• Listen to your body. If you feel pain, shortness of breath, dizziness or nausea, take a break. You may be pushing yourself too hard.

  • Be flexible. If you're not feeling good, give yourself permission to take a day or two off.

5. Monitor your progress

Retake your personal fitness assessment six weeks after you start your program and then again every few months. You may notice that you need to increase the amount of time you exercise in order to continue improving. Or you may be pleasantly surprised to find that you're exercising just the right amount to meet your fitness goals.

If you lose motivation, set new goals or try a new activity. Exercising with a friend or taking a class at a fitness center may help, too.

Starting an exercise program is an important decision. But it doesn't have to be an overwhelming one. By planning carefully and pacing yourself, you can establish a healthy habit that lasts a lifetime.

Fitness Life Hacks

  • Move during your meetings. 

  • Turn your commute into a workout. 

  • Don't spend an hour in the gym, just HIIT it for 30 minutes. 

  • Socialize while you're moving. 

  • Forget working out at the office—just don't sit down the entire time.

  • Kids aren't obstacles, they're actually enablers!

Fitness Workout Hacks

There’s a new workout fad every month, a new must-take supplement every year, and a new reason you’re not shedding those extra pounds every time you open a men’s magazine. It’s enough to make your head spin. To get an effective workout, perhaps you should turn to science. Here is a collection of scientifically proven tricks that will get you in  better shape. Want a more efficient and effective trip to the gym? Try these workout hacks.

Exercise Between 2:30 pm and 8:30 pm

If you follow a normal sleep cycle, the best time to train will be in the late afternoon or early evening. Studies have shown that this is the optimal time based on the body’s circadian rhythm and core temperature. That said, you can get an even more personalized recommendation by finding out when your resting heart rate is at its peak. Find that out and hit the gym at that time.

Listen to Dance Music

Whether you’ve attended an underground party with some big name DJ spinning or not, you may want to toss on some EDM when you’re about to throw around some weights. A study conducted by Dr. Costas Karageorghis, deputy head of the School of Sport and Education at Brunel University, London, found the fast, rhythmical bass of a dance track with many beats per minute is the perfect bench press soundtrack. By inducing alpha brain wave activity, a fast dance number can trick you into being less tired.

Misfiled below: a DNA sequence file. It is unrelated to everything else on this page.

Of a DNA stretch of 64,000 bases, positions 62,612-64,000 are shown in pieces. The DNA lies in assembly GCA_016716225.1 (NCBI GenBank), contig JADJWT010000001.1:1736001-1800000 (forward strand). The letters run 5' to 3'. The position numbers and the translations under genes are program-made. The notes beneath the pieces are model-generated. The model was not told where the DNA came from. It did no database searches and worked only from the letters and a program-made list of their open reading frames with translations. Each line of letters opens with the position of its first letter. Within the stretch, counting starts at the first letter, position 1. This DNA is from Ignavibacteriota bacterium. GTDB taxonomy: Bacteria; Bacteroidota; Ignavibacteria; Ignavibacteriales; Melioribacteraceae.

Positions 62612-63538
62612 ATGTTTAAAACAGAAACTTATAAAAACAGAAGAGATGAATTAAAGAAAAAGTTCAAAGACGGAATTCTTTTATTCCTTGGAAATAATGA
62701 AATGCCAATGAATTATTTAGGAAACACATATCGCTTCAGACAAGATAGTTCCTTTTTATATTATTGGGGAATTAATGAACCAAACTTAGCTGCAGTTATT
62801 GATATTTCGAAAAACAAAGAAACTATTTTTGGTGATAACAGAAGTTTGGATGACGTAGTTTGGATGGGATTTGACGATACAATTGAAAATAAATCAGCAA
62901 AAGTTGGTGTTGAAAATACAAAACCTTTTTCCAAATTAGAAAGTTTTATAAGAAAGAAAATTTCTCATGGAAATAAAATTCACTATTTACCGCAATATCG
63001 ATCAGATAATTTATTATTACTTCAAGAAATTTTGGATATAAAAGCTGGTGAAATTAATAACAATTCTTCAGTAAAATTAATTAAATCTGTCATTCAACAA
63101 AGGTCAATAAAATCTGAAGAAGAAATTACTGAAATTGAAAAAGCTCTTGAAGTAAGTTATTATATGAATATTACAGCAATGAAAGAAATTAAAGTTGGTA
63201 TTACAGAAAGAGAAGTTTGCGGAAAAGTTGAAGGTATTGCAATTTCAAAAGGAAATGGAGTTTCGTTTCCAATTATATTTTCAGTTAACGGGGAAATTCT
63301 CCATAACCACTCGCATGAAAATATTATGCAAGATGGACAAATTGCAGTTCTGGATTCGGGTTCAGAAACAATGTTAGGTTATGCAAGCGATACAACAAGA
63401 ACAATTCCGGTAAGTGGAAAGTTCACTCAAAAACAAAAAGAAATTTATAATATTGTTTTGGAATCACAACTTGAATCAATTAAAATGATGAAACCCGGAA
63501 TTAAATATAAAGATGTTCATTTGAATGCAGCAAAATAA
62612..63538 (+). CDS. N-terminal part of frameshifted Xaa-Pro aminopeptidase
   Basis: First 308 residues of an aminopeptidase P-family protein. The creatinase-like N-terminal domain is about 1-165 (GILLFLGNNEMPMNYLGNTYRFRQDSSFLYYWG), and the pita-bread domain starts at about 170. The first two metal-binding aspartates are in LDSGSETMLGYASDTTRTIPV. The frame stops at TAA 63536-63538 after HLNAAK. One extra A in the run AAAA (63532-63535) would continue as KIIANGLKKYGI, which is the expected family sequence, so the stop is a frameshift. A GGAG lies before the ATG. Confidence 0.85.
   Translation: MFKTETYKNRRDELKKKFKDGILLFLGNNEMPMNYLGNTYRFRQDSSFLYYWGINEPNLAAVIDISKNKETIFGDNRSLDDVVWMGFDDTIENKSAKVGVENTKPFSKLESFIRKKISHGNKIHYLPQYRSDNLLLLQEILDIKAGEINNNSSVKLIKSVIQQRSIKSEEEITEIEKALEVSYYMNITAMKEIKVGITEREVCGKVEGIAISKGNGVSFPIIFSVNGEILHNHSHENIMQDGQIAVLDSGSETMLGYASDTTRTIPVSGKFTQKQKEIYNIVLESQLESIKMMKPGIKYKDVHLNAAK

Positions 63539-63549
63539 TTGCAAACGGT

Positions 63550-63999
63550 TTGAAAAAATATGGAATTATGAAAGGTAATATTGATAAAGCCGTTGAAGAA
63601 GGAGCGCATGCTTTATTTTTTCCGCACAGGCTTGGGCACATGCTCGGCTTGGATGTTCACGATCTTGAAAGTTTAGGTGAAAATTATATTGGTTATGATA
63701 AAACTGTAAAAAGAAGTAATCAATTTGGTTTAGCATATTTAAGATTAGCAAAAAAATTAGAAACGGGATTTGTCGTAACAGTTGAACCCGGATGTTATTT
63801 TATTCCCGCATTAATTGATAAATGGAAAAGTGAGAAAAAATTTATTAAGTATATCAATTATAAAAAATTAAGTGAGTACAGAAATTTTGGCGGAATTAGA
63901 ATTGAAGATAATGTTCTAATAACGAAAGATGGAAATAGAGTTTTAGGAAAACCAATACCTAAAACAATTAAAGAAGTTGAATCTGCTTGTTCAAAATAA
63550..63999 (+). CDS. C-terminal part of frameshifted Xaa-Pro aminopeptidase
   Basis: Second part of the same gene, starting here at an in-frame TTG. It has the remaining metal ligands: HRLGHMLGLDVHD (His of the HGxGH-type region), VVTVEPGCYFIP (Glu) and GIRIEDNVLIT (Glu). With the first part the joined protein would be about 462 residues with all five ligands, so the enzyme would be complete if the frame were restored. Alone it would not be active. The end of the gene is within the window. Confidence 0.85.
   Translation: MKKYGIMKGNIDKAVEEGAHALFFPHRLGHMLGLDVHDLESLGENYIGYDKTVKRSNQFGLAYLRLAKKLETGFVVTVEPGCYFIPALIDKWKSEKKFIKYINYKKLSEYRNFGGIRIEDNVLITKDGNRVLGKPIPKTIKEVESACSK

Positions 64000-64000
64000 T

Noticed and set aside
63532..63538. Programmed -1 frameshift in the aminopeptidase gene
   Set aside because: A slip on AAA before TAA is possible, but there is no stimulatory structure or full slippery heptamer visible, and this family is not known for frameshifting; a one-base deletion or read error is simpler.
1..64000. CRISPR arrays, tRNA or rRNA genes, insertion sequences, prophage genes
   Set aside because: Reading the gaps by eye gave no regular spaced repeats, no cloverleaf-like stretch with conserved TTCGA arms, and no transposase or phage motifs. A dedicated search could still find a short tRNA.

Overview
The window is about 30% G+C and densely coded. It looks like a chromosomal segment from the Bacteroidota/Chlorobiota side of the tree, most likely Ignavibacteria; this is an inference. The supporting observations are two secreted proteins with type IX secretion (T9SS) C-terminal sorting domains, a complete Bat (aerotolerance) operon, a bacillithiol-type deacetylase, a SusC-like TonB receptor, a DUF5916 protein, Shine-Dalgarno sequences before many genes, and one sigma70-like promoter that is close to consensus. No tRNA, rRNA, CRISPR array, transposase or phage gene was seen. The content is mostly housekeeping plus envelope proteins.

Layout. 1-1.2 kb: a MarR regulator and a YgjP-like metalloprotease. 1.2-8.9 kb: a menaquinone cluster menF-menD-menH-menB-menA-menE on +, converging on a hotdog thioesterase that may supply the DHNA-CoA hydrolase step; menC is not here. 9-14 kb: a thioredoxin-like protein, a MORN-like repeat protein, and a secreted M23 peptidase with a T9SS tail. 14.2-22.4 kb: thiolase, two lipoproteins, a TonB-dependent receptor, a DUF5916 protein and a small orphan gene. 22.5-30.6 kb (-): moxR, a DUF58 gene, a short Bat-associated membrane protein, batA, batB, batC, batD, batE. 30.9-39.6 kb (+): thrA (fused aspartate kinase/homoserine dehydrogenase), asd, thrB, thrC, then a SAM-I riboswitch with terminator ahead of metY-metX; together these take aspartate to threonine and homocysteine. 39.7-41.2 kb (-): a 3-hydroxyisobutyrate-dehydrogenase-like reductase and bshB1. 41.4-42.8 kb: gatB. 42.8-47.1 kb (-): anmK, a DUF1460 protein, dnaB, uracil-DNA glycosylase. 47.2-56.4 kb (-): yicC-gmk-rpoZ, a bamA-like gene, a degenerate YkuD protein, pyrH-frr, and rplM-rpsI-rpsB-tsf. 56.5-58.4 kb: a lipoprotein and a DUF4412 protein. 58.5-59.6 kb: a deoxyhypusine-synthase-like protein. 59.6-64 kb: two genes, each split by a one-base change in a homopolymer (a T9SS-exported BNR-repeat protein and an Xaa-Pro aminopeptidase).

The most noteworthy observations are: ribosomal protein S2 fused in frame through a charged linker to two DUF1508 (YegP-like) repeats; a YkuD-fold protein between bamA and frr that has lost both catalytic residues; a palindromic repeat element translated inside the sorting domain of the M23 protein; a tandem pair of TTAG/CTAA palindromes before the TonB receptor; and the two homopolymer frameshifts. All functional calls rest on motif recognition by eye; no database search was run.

Rest for 3 Minutes Between Sets

If you’re lifting heavy weights, you’re probably not resting long enough between sets. Jeffrey M. Willardson, part of the Kinesiology and Sports Studies Department at Eastern Illinois University, states that the rest period between sets when power training should be about 3 minutes. If the person working out has not done a lot of strength training, that rest period should be closer to 4 to 5 minutes. So take a breather; it’s good for you.

Do These Exercises

On one hand, exercise seems very simple. Work up a sweat or tire out your muscles and you probably had a good workout. On the other hand, exercise can be extremely complicated. There are so many factors that come into play that the average person can’t possibly figure out the perfect workout for them. That said, science can help. These are the exercises that stimulate the most muscle fibers in a wide range of body parts. If you’re looking to blast your back, stick to deadlifts, chin-ups, and bent-over rows. Want toned shoulders? Go shoulder press and lateral raises. 

The Bottomline

Starting a fitness program may be one of the best things you can do for your health. Physical activity can reduce your risk of chronic disease, improve your balance and coordination, help you lose weight — and even improve your sleep habits and self-esteem. And there's more good news. You can start a fitness program in only five steps.